But the programme has been criticised for exploiting workers in areas ranging from meagre pay to bad working conditions. Last year, it emerged that a 24-year-old Vietnamese man on the programme ended up handling radioactive nuclear waste as part of the Fukushima clean-up. It’s been criticised in the press for years, with some outlets dubbing it “servitude in disguise”.

但這個方案也因低工資和工作條件惡劣等原因,被批評為剝削工人。去年,一名24歲的越南男子被安排去做福島核事故清理工作,處理放射性核廢料,引發關注。多年來,這個方案一直飽受媒體的批評,一些媒體稱之為“變相奴役”。

Now, Abe wants to allow low-skilled workers to stay for five years, and introduce a renewable visa for skilled workers, who would be allowed to bring their families. He wants the new visa schemes to launch in April.

現在,安倍希望允許低技能工人在日本停留五年,并為技術工人推出一種可續簽的簽證,允許他們帶家人來日本。安倍希望這個新的簽證方案能在4月啟動。

Abe resists calling these workers “immigrants” though, and critics of his plan fear it could provide an easier path to permanent residency. There’s also concern that foreign workers would crowd cities and not live in rural areas where they are needed the most. Rights advocates, meanwhile, fear that Japan still has not learned how to adequately protect foreign workers from exploitation.

不過,安倍拒絕稱這些工人為“移民”,而且批評該計劃的人擔心,它可能提供了一條獲得永久居留權的方便途徑。還有人擔心,外國工人會涌入城市,而不是生活在最需要他們的鄉村地區。與此同時,權益倡導人士也擔心,日本仍未學會如何充分保護外國工人免受盤剝。

Takatoshi Ito, professor of international and public affairs at Columbia University, says he believes that Japanese society “is waking up to globalisation”. “So far, most [foreign workers] are helping economic growth, taking jobs the Japanese are not willing to take.”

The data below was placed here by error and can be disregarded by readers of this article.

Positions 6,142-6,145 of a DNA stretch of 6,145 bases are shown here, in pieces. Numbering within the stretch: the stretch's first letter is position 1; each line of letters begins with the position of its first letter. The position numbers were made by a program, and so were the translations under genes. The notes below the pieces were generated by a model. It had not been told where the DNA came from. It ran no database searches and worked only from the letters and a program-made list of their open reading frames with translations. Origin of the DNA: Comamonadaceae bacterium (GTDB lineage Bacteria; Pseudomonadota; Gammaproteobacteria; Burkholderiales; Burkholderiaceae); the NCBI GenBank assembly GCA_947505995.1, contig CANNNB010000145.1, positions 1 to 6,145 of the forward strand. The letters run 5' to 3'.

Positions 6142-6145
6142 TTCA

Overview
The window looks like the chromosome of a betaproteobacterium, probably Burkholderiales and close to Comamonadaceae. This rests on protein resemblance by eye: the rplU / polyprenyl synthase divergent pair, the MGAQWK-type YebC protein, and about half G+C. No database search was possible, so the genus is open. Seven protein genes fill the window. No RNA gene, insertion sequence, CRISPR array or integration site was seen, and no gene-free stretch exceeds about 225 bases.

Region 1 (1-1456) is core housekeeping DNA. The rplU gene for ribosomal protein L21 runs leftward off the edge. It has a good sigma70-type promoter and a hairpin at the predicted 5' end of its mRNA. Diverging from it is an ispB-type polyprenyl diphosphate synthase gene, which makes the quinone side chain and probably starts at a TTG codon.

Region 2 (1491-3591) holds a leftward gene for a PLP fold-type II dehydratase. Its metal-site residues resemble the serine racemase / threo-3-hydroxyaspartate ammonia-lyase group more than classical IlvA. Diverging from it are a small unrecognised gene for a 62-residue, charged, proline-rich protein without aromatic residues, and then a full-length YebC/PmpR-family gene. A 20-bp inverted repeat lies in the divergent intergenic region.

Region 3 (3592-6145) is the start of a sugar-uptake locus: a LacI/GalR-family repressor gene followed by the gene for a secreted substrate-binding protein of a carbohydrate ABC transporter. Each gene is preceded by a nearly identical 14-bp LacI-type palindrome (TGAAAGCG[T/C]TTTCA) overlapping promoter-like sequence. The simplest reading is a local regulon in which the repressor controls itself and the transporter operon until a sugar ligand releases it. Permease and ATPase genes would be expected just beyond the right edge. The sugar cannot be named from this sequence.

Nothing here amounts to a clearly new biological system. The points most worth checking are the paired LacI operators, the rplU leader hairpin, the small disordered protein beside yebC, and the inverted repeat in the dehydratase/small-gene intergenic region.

哥倫比亞大學(Columbia University)國際與公共事務教授伊藤隆敏(Takatoshi Ito)表示,他認為日本社會“正在認識到全球化的重要性”。“到目前為止,大多數(外國工人)都在幫助經濟增長,接下的是日本人不愿干的工作。”

But Nakai, the immigration lawyer, says securing a visa is just the beginning and that assimilating into Japanese culture can be difficult. He points to gaps in language and cultural knowledge as key challenges migrant workers face.

但移民律師中井正人表示,獲得簽證只是一個開始,難的可能是融入日本文化。他指出,語言和文化上的差異,是移民工人面臨的主要挑戰。

“If taxpayers agree, the government at least should provide free or cheap Japanese language courses over the archipelago as a first step,” Nakai says. Others think there isn’t much outreach in general.

“如果納稅人同意,作為第一步,政府至少應該在日本列島向他們提供免費或廉價的日語課程,”中井正人說。另一些人則認為,配套服務在總體上是欠缺的。

“I think there are very few exchange events organised. There isn’t even communication between residents of the same apartment [block],” says Bhupal Shrestha. “When there is no understanding between neighbours, a multicultural society can’t be made.”

“我認為有組織的交流活動非常少,住在同一公寓樓里的甚至都沒有交流,”什雷斯塔說。“鄰里之間沒有了解,就不可能形成多元文化社會。”

Culture clash

文化沖突

Chikako Usui, a sociologist at the University of Missouri in St Louis, says a variety of factors, from Japan’s isolationist history to its self-perceived homogeneity, give immigrants a rough go.

密蘇里大學圣路易斯分校(University of Missouri in St Louis)的社會學家臼井近子(Chikako Usui)說,從日本的孤立主義歷史到其自我認知上的同質性,種種因素都給移民帶來困難。



Those moving to Japan need to know what they’re getting into, says Shrestha. He enjoys living in Japan, but says it is a place where “hard work is worshipped and rules are followed”. “It is better to come with some knowledge of Japanese culture and rules of daily life,” he says.

什雷斯塔說,那些搬到日本的人需要提前了解自己將會面對什么。他喜歡在日本的生活,但又表示,這是一個“崇尚努力工作、遵守規則”的地方。“最好對日本文化和日常生活規則有所了解。”

Meanwhile, the government will likely spend much of 2019 wrestling with an acceptable foreign worker solution. Until it can do that, the labour problem isn’t going anywhere.

與此同時,政府可能會在2019年的大部分時間里,找到一個各方可以接受的外籍勞工方案。在此之前,勞動力短缺的問題緩解無望。